Mural Project Beautifying Coachella

January 20, 2012 /

Mural Project Beautifying Coachella

By Raymond P. Bondad
Coachella Unincorporated

In the heart of Coachella lies a jewel in the making, a community-driven mural depicting a timeline of Mexican-American culture dating back to the pre-Columbian era. Encompassing the Spanish conquest, Mexican independence from Spain, and Chicano history, the mural is part of the beautification and rejuvenation projects coming to the “City of Eternal Sunshine.”

Originally started by “Artistas Del Barrio” in 1979, the Shady Lane mural project lasted until 1981 and was never completed. Eventually the wall deteriorated and fell to the ground.

The city decided to level the wall and start over. In May of 2011, the mural project was revived when “Culturas,” a local organization, rallied volunteer artists from all over the Coachella Valley and enlisted volunteers such as Ruben Gonzalez, the mural project coordinator. Gonzalez is a private contractor who volunteers his time leading the project.

The mural timeline is a show of respect to the original idea and the original artists from 32 years ago, according to Gonzalez. Along with beautifying the community, the mural will also serve as an educational tool for the several local schools within walking distance as well as the rest of the youth in the Coachella Valley, and will serve to educate everyone about Mexican-American history via the timeline.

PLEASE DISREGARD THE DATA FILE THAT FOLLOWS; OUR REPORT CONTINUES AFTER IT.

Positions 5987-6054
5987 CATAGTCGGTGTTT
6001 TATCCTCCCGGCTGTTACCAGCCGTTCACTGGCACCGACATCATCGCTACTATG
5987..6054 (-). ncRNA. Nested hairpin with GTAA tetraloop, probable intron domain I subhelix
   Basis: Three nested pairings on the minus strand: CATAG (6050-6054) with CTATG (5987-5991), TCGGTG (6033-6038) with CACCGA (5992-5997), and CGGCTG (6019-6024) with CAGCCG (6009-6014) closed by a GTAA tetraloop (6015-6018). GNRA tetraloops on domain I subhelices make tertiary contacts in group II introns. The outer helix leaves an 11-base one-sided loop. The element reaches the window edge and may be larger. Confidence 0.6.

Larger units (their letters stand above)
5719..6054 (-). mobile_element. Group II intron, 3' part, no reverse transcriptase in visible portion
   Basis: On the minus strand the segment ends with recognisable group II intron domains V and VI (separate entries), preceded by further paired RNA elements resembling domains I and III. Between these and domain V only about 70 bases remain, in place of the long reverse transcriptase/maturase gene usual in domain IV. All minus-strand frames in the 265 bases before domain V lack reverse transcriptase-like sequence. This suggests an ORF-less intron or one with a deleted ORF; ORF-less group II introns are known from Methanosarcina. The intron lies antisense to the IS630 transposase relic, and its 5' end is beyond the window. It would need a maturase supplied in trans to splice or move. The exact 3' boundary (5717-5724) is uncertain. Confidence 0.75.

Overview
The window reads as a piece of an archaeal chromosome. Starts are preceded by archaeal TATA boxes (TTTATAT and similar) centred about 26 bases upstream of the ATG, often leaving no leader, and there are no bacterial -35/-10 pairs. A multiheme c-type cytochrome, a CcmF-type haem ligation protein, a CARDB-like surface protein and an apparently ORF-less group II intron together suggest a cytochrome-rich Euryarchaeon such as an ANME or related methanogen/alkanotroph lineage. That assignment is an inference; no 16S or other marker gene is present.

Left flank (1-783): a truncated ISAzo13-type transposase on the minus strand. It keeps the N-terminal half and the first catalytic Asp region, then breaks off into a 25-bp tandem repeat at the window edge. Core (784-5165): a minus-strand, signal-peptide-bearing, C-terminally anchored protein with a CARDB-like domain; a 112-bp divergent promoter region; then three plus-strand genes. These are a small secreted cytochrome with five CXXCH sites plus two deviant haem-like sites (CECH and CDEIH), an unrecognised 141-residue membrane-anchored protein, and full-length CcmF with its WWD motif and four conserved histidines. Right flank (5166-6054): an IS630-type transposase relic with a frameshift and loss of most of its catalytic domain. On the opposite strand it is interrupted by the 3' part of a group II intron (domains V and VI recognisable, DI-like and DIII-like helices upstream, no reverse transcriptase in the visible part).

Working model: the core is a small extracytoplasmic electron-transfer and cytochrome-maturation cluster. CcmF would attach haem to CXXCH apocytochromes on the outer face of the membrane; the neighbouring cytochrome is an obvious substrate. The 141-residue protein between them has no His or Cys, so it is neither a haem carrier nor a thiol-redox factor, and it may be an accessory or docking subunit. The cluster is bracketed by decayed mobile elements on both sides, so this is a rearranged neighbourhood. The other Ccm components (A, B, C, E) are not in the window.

Since May of 2011, the city of Coachella has paid for all of the material and a $5,000 contribution by Goldenvoice was used to provide meals to artists as they bring the mural to life, Gonzalez said.

“Our responsibility to the artists and everyone involved is to just feed the artists,” Gonzalez said.

The mural is open to all artists in the Coachella Valley. Each artist is given a 50-foot portion of the timeline for their depiction. Once an artist creates his/her design, it must be approved by Gonzalez, John Duran, and Gabriel Perez, and then, the artist gets the green light to make his/her mark, Gonzalez said.

So far, there have been several talented artists, like Temo Aldrete of Cathedral City, whose freehand depiction of Mexican independence was done using spray paint. Gonzalez says that Frank Limas, an artist who recently enlisted into the United States Army, painted the depiction of the “Mexicano Folklore. He did Joaquin Murieta, Vasquez, and Gregorio Cortez. It took him about a month to do his but he had us out here at one or two in the morning,” Gonzalez said, with a chuckle.

Gonzalez is hoping to be able to finish the project before the summer hits this year, because of the heat. Most artists who painted in the summer, painted at night to avoid the harsh weather during the day, although the evenings aren’t much cooler. Gonzalez is reaching out to artists of all ages to help finish the wall. He is also seeking donations of money, food, and beverages for the artists.

For more information on the Shady Lane mural project and how to get involved, community members can visit “Culturas” on Facebook or at

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